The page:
The Real Victims Behind The Disappointments Room

Hauntings and mistreated mentally ill go hand in hand.
The Disappointments Room
Rogue Pictures
By  · Published on September 8th, 2016

In order to stabilize the rocky ship of mini-major studio Relativity after its bankruptcy in July 2015, a lot has changed. Schedules have been moved, marketing has shifted, and release strategies have skewered towards smaller VOD releases. So if you’ve missed the buzz for Kate Beckinsale’s new horror film The Disappointments Room, it’s not your fault. Its September 9th release date is the third in the film’s history, but its creepy origins have remained unchanged.

Disappointment rooms, though the term seems specific to North America, were small spaces, generally located on the top floor of a house, where family members (usually children) suffering from mental or physical disabilities were kept so that they would remain out of the public eye.

The horror film revolves around Beckinsale’s character and her son discovering the history of their home’s disappointment room and its undoubted hauntedness. The true story the film is (partially) based on seems to come from a seventeenth season episode of the HGTV show If Walls Could Talk where a couple discovers a second-story room with iron-barred windows, a metal floor with welded metal loops, and a door that locked from the outside in their 19th century home. You can watch a clip of the episode below:

Though there aren’t any ghosts or hauntings in this seemingly nice Rhode Island home, the owners take it upon themselves to make the room creepier by dedicating it to the young girl they believe to have lived there. After learning that the former owner’s daughter (from a prominent family) had died young, but never been mentioned in newspaper articles, it seemed conclusive that she was actually locked away in this secret attic.

The kindly old woman that clues in these reality show homeowners to their home’s secret past may come up and lay a wizened hand upon Beckinsale’s shoulder, but here’s hoping that her position is relegated to the creepy butler that primly tromps through the film’s trailer:

Though the name “disappointments room” may be relatively specific to the upper crust of New England, this terrible social phenomenon has been happening long before the Simpsons decided to “[chain] Hugo up in the attic like an animal and [feed] him a bucket of fish heads once a week”.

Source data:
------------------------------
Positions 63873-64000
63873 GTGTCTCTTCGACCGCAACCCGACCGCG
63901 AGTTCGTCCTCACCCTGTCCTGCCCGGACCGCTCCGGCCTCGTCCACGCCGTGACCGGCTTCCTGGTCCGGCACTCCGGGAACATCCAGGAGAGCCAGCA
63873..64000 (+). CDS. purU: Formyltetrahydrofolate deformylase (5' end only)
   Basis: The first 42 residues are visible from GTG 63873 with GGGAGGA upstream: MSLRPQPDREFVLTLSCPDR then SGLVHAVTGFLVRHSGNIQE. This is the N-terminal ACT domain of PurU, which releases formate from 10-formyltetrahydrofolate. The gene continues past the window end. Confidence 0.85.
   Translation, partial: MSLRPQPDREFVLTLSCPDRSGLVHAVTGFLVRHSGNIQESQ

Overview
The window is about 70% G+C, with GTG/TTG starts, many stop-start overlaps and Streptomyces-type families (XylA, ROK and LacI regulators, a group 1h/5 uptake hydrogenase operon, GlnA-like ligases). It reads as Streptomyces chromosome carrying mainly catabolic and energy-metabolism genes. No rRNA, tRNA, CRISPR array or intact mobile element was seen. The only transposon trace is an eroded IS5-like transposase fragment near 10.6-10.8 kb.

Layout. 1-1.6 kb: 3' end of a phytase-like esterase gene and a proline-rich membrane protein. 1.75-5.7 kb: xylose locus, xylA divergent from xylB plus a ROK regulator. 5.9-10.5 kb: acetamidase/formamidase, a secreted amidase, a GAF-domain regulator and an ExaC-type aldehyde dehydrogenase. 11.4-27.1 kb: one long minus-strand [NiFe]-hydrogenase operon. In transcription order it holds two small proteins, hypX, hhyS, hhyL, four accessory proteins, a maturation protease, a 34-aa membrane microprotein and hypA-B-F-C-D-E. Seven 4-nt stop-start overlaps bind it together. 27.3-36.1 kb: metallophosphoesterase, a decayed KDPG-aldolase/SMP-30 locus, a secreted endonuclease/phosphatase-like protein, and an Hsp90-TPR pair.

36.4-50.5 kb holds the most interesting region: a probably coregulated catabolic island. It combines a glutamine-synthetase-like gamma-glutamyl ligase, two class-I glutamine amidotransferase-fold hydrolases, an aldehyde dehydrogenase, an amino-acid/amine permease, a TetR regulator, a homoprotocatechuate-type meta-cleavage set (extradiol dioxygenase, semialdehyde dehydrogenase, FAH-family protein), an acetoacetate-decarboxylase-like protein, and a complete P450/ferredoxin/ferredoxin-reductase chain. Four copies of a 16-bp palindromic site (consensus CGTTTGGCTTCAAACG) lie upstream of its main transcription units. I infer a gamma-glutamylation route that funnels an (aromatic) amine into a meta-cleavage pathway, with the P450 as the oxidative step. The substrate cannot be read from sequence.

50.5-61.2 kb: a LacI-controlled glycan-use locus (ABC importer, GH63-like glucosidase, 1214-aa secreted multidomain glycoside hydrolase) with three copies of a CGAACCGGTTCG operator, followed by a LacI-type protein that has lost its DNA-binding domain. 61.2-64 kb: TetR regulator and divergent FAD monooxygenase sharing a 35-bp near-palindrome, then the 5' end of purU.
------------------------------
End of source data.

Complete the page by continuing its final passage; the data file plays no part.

Patrick Henry, of the liberty-death ultimatum, had a wife, Sarah, that became increasingly mentally ill around 1771. Refusing the “public hospital” available at the time for such patients, Henry couldn’t let Sarah be locked into a windowless brick cell containing only a bedroll, chamber pot, and leg iron meant to attach the patient to the wall. The whole hospital was made of disappointment rooms.

Yet the social pressures of the times worked hard on Henry. He eventually secluded his wife in a two-room section of his basement until her death (though they had windows, a fireplace, and no leg irons to be found).

A legend surrounding St. Louis’s famous (and famously haunted, according to some) Lemp Mansion involves the patriarch’s illegitimate son, Zeke, born with Down’s Syndrome and sequestered in the attic. Another legend involves the heir to Glamis Castle in Scotland, who became known as the Monster of Glamis. A 1908 article cites an 1830 letter that would support the theory that a secret chamber in the castle hides the deformed rightful heir to the title and property, “but who is so unpresentable that it is necessary to keep him out of sight and out of possession”.

The Kennedys isolated the lobotomized Rosemary, no longer suffering from the behavioral problems of a young woman in her twenties but reduced to the mental capacity of a toddler, in a private home staffed by two nuns off the campus of a Wisconsin mental institution. The house, called “the Kennedy cottage”, hid her from the public eye and from the minds of her family.

The popular propagation of this bizarre treatment seems to have started, at least in popular fiction, with Bertha Mason in Charlotte Brontë’s 1847 novel Jane Eyre. Savagery, in the Victorian mindset, sprung from mental illness led to her confinement and ultimately tragic death. Social critique comes in hot and heavy for her depiction, especially when the trope it formed (The Madwoman in the Attic) rears its ugly head, but it has later been reclaimed as a barb at the sexism and discrimination bred by the financial elite.

Be sure the film will treat its disappointment room as a damnation of the upper-class focus on presentability, though it might eschew all that and go the way of the unfettered ghost story.

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Jacob Oller writes everywhere (Vanity Fair, The Guardian, Playboy, FSR, Paste, etc.) about everything that matters (film, TV, video games, memes, life).